[FFmpeg-devel] Maintainership question

Nicolas George nicolas.george
Sun Feb 13 01:42:37 CET 2011

> On Sat, Feb 12, 2011 at 3:52 PM, Reimar D?ffinger
> <Reimar.Doeffinger at gmx.de> wrote:
> > I admit I lost track, but the only technical objections I paid attention
> > to were refuted.
> > If that's not the case, someone should probably restate it, otherwise
> > I'm sure I'm not the only one only rembering "I don't like it, it's ugly
> > and it's only going in over my dead body no matter how wrong I am".

For what it's worth, I remember it like Reimar. I do not know if M?ns would
have been like that under normal circumstances, but in this particular case,
he obviously could not put aside his feud with Michael to answer other
people's questions and objections.

Le quartidi 24 pluvi?se, an CCXIX, Ronald S. Bultje a ?crit?:
> - lavc has no business touching pts, it's decoding/encoding lib, if
> anywhere this should be in lavf or so

There are two questions raised by this point: should the code exist at all,
and should it be in lavc.

For the second question: should the timestamp selection logic be in lavc, I
answer thus:

When you decode video frames, almost always you need their timestamp.
Keeping track of the timestamp is completely negligible compared to any
video decoding operation: it is therefore reasonable to ignore the "almost"
and always keep track of the timestamp. For that reason, I think the
timestamp tracking logic should always be called in avcodec_decode_videoX:
simpler API, less bugs in client applications.

Now, if someone suggests a scenario where the timestamp of the decoded frame
is useful without the decoded frame itself, I don't mind putting the
timestamp tracking logic somewhere else in the library set, as long as its
result is available with the decoded frame.

Now, the first question: should this timestamp guessing logic exist at all?

After a client application calls avcodec_decode_videoX, it has no less than
four potential timestamps for this frame:
- the packet PTS,
- the packet DTS,
- the reordered PTS,
- the codec timestamp.

The packet PTS is always wrong, of course, the reordered PTS supersedes it
completely. We know it because we have a good understanding of the problem.

But the three others are all valid candidates to be "the" frame timestamp.
And depending on the format, on the codec, on the actual file, etc., any
subset of them can be undefined. Plus, the codec timestamp is sometime in a
different time base than the PTS and DTS. And do not forget that the real
meaning of the DTS is hardly explained anywhere.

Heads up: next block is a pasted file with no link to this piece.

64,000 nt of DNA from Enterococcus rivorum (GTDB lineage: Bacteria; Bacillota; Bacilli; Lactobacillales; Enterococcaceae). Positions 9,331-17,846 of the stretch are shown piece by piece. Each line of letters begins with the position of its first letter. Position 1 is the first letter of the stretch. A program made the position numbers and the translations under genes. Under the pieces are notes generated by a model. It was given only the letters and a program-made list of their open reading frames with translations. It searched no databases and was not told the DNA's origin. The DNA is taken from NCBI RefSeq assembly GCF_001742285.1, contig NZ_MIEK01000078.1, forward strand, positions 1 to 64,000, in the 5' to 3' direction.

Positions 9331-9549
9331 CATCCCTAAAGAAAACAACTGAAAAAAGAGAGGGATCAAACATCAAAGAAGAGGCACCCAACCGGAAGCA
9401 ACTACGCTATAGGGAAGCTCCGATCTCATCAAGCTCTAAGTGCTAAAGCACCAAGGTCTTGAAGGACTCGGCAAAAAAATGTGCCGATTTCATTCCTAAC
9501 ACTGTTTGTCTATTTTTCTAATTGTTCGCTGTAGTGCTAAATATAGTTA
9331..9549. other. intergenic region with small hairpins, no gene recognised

Do you expect all client applications to do the right thing with such a
complex mess? I do not: most will do things wrong and get jerky playback
when dealing with B-frames or VFR content.

Thus, I believe the decoding library should provide the client applications
a single timestamp with the documentation clearly stating "this is the
timestamp you are looking for", while the other timestamps stay available in
their respective fields for the rare case where an informed programmer needs

> - if lavfilter wants to use it and lavfilter doesn't want to depend on
> lavc, then it again does not belong in lavc

AFAIK, the question arose only for the "movie" source in lavfi, which
perforce depends on lavc.

> - the logic used to "guess" pts values is highly questionable and
> should probably only be used for certain input formats, and possibly
> only some codecs in those input formats, and that logic is completely
> missing right now (and also from the original implementation in
> ffmpeg/ffplay.c)

Could you elaborate on this "highly questionable".

The logic of the current code is this: given the DTS and reordered PTS, if
only one of them is defined, use it; if both of them are defined, use the
one that has shown the less discontinuities in the past.

If I understand things correctly, when both the rPTS and DTS are available,
they should be equal. If they are, the "guessing" logic guesses nothing, it
just uses them. And if they are not, something is already wrong before the
guessing logic kicks in.

If the wrong timestamps are somehow generated/mangled by lavf, of course,
lavf should be fixed. M?ns suggested that this happens, but never answered
to my request of a sample (2011-02-01 21:09:21 +0100).

OTOH, if the wrong timestamps are in the file itself, because of a broken
muxer, we can do nothing about it, and only try to make the better of them.
Thus the "guessing" logic.

(A possible enhancement to help detect problems is to print a warning if
both rPTS and DTS are defined and they disagree.)


  Nicolas George
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